I trust this clarifies the matter for the Deputy.

Low Pay

Ceisteanna (53)

Paul Murphy

Ceist:

53. Deputy Paul Murphy asked the Minister for Employment Affairs and Social Protection if she will report on the high incidence of low pay within the meat industry; and her plans to address same. [50380/19]

Amharc ar fhreagra

Freagraí scríofa (Ceist ar Employment)

The Department of Employment Affairs and Social Protection role in relation to wage setting is restricted to the setting of the National Minimum Wage on the basis of recommendations from the Low Pay Commission.

Legislation in relation to the setting of the National Minimum Wage has existed since 2000.  The Low Pay Commission was established in 2015 and its primary function is, on an annual basis, to examine and make recommendations on the national minimum wage, with a view to providing for adjustments which do not impact negatively on jobs or competitiveness.  The Commission thus takes an evidence-based approach to its recommendations, having regard to changes in earnings, productivity, overall competitiveness and the likely impact any adjustment will have on employment and unemployment levels.  

The most recent figures published by Eurostat in January 2019 show that Ireland has the second highest national minimum wage of any country in the EU at €1,656.2 per month, behind only Luxembourg whose minimum wage is €2,071 per month (for comparison purposes Eurostat converts countries’ hourly or weekly rates into monthly rates).  Allowing for purchasing power standards, Ireland drops to sixth place, but still remains in the group with the highest minimum wage rates in the EU.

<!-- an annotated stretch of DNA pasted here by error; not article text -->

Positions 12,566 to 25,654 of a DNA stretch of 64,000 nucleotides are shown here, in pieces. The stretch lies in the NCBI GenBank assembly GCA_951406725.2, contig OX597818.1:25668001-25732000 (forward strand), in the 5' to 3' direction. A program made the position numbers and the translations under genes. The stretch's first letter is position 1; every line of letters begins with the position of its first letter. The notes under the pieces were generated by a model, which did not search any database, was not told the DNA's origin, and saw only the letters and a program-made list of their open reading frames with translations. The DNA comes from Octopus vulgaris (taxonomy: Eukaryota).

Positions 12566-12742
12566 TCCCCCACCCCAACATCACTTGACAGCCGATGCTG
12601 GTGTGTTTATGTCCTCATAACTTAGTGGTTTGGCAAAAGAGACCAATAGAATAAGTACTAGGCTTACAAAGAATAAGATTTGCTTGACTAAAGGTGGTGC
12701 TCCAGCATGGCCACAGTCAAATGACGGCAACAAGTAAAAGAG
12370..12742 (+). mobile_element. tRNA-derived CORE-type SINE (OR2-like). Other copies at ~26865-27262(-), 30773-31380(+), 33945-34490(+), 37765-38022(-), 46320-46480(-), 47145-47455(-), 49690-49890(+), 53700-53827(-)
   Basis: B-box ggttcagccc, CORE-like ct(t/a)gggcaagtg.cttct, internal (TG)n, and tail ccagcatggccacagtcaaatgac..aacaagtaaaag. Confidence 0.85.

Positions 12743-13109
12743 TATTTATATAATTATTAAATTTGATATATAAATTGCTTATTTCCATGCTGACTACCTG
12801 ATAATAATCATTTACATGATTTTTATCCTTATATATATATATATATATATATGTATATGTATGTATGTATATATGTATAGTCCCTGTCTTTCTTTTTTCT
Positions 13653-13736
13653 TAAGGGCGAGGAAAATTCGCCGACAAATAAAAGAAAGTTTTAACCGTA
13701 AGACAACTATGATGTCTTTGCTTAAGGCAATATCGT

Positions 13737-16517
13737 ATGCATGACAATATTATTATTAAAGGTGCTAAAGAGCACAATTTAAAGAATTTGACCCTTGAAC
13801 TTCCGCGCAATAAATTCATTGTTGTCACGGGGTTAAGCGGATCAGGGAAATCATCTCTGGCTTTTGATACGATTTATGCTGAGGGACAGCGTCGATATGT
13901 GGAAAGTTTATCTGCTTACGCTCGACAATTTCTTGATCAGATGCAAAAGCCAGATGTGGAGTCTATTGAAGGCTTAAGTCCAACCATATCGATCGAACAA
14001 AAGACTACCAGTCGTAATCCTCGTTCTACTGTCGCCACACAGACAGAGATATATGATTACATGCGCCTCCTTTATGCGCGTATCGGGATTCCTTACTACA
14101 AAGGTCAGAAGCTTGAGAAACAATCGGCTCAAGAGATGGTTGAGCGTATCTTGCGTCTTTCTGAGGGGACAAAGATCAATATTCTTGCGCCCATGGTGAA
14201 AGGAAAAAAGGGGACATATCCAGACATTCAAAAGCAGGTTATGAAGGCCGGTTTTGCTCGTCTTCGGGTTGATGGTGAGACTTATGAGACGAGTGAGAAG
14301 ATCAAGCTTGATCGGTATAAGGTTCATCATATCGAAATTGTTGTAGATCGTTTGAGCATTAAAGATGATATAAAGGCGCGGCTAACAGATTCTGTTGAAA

Notwithstanding the problems recently faced in the Meat Industry the Government continues to assist low income earners with a number of in-work and other supports.  The Government continues its ongoing communication with all stakeholders of the sector to reach best possible outcomes.

The average earnings per week for the manufacturing sector as published by the CSO for Quarter 1 in 2019 increased by 3.5% from Quarter 4 in 2018, however manufacturing, among other factors, is subject to external competition and exchange rate fluctuations.

In terms of wage-setting generally, however, the Department of Business, Enterprise and Innovation, through its responsibilities for industrial relations matters, has a role with regard to relations between businesses and employers and their employees, and in relation to wage-setting more particularly through mechanisms such as Registered Employment Agreements, Joint Labour Committees and Sectoral Employment Orders, which remain firmly in the industrial relations and wage bargaining spheres.

Pensions Reform

Ceisteanna (54)

John Curran

Ceist:

54. Deputy John Curran asked the Minister for Employment Affairs and Social Protection if she has brought forward proposals for a new total contribution pension scheme; if not, when she expects to do so; and if she will make a statement on the matter. [50284/19]

Amharc ar fhreagra

Freagraí scríofa (Ceist ar Employment)

The introduction of a Total Contributions Approach (TCA) to establish the level of entitlement for all new state pension contributory claims was signalled by the then Government in the National Pensions Framework in 2010. 

Consultation is a very important part of the development and design of the new pension.  With this in mind, I launched a public consultation on the design of the TCA on the 28th of May 2018 to which a wide variety of stakeholder groups were invited.  A number of workshops were also held on the day to elicit views and feedback.

Shortly afterwards, Oireachtas members were invited to a detailed briefing by my officials in Leinster House.  The consultation was open for over three months and the Department received almost 300 responses from individuals and organisations.  Those submissions outlined the views of respondents on the issues of most interest to them.